Professor Alan Reilly: 'If I'd got horse meat tests wrong, I would be selling The Big Issue by now'
David McKittrick speaks to the Irish scientist whose team first discovered the scale of the horse meat problem
Belfast-born David McKittrick has been reporting on Northern Ireland since 1971, He has written for the East Antrim Times, the Irish Times and was The Independent's Irish correspondent for many years. He is the author of several books including Making Sense of the Troubles (2000) and Lost Lives (1999).
Tuesday 19 February 2013
When Professor Alan Reilly and his team conducted the first tests on a beefburger to show that it was, in fact, almost 30 per cent horse meat, they were astounded. They thought they had made a mistake.
“I couldn’t believe it – that’s telling you straight,” the chief Irish food inspector tells The Independent. “I thought, ‘You can’t have horse meat in beefburgers’.”
His reaction was not to make the results known instantly but to order more tests: “We went to the ends of the world to make sure the science stood up. Because we knew the tsunami of horse manure that was going to come down the track at us from people criticising our methods.”
Professor Reilly, who is the chief executive of Ireland’s Food Safety Authority, added: “We were aware of the consequences for Ireland as a producer of safe and wholesome food; we were aware of the potential damage there.
“I mean, I’d be selling The Big Issue out on the street now if we’d got this one wrong.”
He recalled looking at the results and thinking, “There has to be something wrong here.” But there was no mistake: he had the earliest indication of what would erupt into the international horse meat scandal.
Professor Reilly’s job is, in part, to check the authenticity of foods. So in recent years he has examined samples of cod and chips, and discovered that occasionally the fish would be some cheaper species.
His team has looked at what was advertised as Irish honey, and found that some of it was actually Chinese. Some “wild Atlantic smoked salmon” turned out to have been farmed in Scotland.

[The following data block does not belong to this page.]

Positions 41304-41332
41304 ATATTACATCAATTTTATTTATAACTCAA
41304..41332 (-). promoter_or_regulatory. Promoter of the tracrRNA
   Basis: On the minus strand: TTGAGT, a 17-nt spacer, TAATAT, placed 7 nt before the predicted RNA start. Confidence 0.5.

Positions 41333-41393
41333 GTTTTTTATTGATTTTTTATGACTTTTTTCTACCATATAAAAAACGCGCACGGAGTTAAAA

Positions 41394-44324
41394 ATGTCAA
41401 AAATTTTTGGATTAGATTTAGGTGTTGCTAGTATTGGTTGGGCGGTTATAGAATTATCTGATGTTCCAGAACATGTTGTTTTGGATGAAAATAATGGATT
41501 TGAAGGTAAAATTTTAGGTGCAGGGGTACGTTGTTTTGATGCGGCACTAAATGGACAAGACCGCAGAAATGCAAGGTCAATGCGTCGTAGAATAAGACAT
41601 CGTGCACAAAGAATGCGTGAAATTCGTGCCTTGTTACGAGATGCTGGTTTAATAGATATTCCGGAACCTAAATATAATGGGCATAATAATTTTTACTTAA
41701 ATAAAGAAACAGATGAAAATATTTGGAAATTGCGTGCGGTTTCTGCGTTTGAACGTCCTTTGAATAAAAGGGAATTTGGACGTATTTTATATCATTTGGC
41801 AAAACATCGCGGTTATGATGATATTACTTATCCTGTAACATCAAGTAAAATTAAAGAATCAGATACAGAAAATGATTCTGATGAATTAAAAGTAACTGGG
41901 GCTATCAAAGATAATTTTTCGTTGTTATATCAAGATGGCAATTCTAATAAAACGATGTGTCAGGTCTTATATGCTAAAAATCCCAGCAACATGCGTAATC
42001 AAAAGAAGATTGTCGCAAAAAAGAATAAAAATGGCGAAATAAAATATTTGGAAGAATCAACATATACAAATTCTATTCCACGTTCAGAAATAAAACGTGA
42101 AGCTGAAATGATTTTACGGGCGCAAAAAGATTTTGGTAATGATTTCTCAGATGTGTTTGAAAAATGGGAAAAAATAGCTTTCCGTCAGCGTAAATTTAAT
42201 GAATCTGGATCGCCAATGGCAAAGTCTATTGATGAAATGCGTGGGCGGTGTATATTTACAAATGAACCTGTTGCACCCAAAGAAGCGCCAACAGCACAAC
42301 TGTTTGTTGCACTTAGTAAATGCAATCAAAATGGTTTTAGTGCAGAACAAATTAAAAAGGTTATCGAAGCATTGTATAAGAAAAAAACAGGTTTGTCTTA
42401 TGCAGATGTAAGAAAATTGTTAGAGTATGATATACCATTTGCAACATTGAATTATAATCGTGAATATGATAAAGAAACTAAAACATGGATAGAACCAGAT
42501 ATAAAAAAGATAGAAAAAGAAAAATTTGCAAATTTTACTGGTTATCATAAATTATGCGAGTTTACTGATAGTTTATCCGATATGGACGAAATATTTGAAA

“This is the bread and butter of a food control agency like us – it’s the PC Plod work,” said the professor, a UN adviser whose 30 years in food safety have included spells with the World Health Organisation and the UK scientific civil service.
“We may look at a thousand samples every year and 99 per cent of them come back negative. But in this case – the first time we looked at beef – the thousandth one was labelled as a beefburger but was actually 29 per cent equine DNA.”
The authority’s survey focused on processed meat products including burgers at the cheaper end of the market.
But he was adamant that there was no intelligence or whistle-blower who had revealed irregularities. “We weren’t acting on a tip-off,” he insisted. “Contrary to some speculation, we were just doing the type of work that you do to protect consumers against fraudulent activities.
“Our ongoing work is guided by a combination of scientific risk assessment and ordinary common sense. When there is a temptation to put cheaper ingredients into a food and then charge top prices for it, there’s an opportunity for industry to dupe consumers.”
He had confidence in the Irish laboratory which carried out the initial test, describing it as one of the best in Europe. But he commissioned more tests “because we couldn’t go out with a story like this and be wrong”.
When a second round of testing produced the same result, samples were then sent to a lab in Germany which confirmed the findings. To be utterly sure, the professor then had the chromosome examined.
“We are required to base all our decisions on sound science and this was the best science that we had available,” he said.
“It took us two months to ensure that the methods were robust, that the science was right.”
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